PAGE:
In a world of finite land, solar farms can take up a lot of space. But there’s a solution for that scarcity: panels that float.
In nearly a dozen countries around the world, floating solar farms are providing a welcome alternative to ground-mounted modules, with the potential to significantly boost clean power as the world races to cut carbon emissions.
Massive solar farms can now be found atop bodies of water in China, South Korea, Japan, Thailand, Portugal, Singapore and Switzerland. Nations that include India and Indonesia are developing such projects, and the world’s largest man-made lake—on the border of Zambia and Zimbabwe—may also get floating solar panels to supplement local hydropower.
“Land use is becoming a big issue for renewables. People are worrying about competing uses of land, and in some markets, you might struggle to find land,” says Lara Hayim, head of solar research at BloombergNEF. “So in those places, there is a bit of an incentive to build on water.”
Like land-based systems, floating solar panels generate electricity from the sun’s rays. But the bodies of water that these farms rest on also help to cool the panels, allowing them to be 15% more efficient than terrestrial solar, per an estimate from the Environmental and Energy Study Institute.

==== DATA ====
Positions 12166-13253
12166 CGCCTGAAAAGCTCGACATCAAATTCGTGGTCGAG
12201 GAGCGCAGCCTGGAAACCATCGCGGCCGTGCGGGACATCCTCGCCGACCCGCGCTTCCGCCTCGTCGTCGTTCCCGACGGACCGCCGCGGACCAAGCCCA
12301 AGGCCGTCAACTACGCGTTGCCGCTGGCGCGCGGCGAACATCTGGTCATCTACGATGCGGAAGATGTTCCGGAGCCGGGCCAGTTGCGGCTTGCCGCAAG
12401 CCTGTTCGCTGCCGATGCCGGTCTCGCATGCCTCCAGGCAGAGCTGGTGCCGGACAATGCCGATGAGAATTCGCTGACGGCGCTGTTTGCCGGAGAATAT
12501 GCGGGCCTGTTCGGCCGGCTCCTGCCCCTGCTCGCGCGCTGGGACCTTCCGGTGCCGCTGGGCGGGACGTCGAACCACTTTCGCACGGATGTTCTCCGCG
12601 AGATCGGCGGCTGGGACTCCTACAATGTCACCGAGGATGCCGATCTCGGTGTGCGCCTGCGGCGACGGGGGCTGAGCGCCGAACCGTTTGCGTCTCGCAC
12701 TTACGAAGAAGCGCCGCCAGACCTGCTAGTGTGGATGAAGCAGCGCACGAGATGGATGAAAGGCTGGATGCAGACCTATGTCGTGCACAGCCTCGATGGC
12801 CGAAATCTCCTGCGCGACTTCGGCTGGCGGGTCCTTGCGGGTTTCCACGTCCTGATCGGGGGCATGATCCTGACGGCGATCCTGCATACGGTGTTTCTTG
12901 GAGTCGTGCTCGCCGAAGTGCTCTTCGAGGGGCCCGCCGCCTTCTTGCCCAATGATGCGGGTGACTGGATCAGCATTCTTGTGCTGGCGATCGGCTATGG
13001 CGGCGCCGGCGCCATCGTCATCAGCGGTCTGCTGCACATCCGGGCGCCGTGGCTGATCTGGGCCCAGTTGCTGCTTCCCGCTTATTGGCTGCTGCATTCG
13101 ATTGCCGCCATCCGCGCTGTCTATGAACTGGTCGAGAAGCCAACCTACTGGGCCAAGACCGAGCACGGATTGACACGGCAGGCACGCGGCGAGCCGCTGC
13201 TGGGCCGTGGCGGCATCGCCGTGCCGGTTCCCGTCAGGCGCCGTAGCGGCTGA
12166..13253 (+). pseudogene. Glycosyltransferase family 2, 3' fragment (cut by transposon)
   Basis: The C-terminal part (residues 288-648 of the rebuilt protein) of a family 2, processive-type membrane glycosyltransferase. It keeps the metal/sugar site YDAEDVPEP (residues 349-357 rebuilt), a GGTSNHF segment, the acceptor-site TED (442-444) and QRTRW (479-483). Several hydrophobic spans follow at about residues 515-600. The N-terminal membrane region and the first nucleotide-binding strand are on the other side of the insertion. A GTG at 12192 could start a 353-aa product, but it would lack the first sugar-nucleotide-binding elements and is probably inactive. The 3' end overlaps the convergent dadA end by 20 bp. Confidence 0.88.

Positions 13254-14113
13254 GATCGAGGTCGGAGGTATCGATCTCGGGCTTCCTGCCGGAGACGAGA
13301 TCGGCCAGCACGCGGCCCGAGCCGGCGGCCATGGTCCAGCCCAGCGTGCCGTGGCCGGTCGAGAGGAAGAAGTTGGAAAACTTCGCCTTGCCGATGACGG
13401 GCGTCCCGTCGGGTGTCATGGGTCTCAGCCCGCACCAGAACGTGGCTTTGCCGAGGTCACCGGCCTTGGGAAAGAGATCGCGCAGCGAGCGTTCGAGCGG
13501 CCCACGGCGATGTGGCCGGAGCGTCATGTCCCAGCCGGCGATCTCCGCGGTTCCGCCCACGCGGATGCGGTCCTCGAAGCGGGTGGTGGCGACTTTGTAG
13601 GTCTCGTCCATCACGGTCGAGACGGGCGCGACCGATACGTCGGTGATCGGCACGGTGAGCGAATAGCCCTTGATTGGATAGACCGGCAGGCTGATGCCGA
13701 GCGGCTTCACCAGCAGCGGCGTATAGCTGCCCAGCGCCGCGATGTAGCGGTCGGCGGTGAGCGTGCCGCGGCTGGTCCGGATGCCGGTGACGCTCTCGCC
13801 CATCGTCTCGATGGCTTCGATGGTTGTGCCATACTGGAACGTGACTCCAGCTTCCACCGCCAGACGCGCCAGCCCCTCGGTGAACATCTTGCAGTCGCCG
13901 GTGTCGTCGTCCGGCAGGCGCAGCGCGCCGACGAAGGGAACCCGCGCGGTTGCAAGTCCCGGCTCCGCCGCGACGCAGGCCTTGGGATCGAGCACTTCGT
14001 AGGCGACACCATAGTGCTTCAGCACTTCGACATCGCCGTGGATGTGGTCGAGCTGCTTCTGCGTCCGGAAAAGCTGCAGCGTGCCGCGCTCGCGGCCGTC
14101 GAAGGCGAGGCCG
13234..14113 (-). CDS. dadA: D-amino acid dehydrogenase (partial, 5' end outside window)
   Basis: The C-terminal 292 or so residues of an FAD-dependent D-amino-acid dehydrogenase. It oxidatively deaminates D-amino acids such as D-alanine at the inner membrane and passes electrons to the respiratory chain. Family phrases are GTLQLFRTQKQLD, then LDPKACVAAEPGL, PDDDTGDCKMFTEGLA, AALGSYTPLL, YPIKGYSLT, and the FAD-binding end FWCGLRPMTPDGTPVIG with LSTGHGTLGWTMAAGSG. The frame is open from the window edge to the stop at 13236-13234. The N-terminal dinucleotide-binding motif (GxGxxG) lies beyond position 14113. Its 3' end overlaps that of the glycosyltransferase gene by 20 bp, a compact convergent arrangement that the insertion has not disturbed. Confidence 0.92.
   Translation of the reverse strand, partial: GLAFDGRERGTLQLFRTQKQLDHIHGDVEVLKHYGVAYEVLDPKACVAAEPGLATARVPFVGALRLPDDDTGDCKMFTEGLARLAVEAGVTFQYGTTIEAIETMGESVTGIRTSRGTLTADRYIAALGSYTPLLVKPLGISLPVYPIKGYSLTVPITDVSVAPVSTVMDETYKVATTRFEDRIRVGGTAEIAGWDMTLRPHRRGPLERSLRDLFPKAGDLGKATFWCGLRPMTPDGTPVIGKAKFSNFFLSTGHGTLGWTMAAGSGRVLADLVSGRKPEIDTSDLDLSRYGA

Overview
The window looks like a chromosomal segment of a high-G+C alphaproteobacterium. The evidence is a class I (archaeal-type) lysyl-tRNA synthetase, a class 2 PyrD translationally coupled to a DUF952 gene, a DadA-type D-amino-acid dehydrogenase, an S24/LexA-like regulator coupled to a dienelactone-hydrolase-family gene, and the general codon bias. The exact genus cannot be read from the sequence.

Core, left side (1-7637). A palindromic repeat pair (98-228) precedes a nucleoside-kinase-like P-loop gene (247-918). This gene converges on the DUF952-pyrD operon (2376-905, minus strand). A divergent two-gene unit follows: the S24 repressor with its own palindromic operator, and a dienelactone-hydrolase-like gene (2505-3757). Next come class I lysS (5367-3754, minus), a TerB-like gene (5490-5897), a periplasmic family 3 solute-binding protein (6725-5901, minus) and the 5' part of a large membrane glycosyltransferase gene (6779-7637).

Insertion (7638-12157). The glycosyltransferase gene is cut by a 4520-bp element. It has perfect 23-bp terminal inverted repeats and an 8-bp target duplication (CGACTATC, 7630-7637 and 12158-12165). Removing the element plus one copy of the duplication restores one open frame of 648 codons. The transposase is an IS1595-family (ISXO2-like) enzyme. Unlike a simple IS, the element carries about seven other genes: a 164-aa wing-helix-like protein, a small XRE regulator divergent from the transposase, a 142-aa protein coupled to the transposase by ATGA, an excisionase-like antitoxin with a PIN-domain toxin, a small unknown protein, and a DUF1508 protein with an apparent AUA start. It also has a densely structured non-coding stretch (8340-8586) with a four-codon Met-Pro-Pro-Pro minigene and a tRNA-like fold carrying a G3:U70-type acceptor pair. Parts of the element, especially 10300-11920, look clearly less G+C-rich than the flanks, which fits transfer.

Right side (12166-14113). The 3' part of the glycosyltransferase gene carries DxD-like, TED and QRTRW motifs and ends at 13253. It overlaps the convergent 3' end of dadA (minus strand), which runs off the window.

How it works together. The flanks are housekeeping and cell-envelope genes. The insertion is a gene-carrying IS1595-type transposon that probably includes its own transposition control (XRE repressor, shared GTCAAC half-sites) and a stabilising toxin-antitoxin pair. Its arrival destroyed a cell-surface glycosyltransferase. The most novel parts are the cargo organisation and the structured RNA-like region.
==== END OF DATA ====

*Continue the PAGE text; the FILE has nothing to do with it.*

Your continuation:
Floating solar can complement other renewable energy sources. Thailand’s hydro-floating solar hybrid system in the Sirindhorn Dam combines hydropower and floating solar, so it generates electricity in both sunny and cloudy conditions.
Southeast Asian countries, including China and South Korea, invested early and heavily into floating solar. Europe is starting to catch on, too: The continent is now floating solar’s second largest market, according to researcher Wood Mackenzie.
As water constraints increase around the world, floating solar might also help preserve supply. The panels can limit evaporation from the reservoirs and lakes on which they sit. Early indications suggest that the structures might decrease the chances that harmful algae blooms will develop on bodies of water.
But it’s unclear whether floating solar could have negative impacts on wildlife and water quality, says Sika Gadzanku, a researcher at the National Renewable Energy Laboratory, which is linked to the U.S. Energy Department. “We need more research collaboration.”
For now, the biggest obstacle to adoption—other than available space—might be cost. In addition to panels, a floating solar system requires anchoring systems to keep them locked into place. That helps make a floating farm roughly 25% more expensive to install than one on land, she says.
The next frontier of floating solar may not be on Earth at all. In September, Longi Green Energy Technology Co., one of the world’s biggest solar manufacturers, said it would send panels into space, the first step in plans to test the possibility of harnessing the sun’s power in orbit.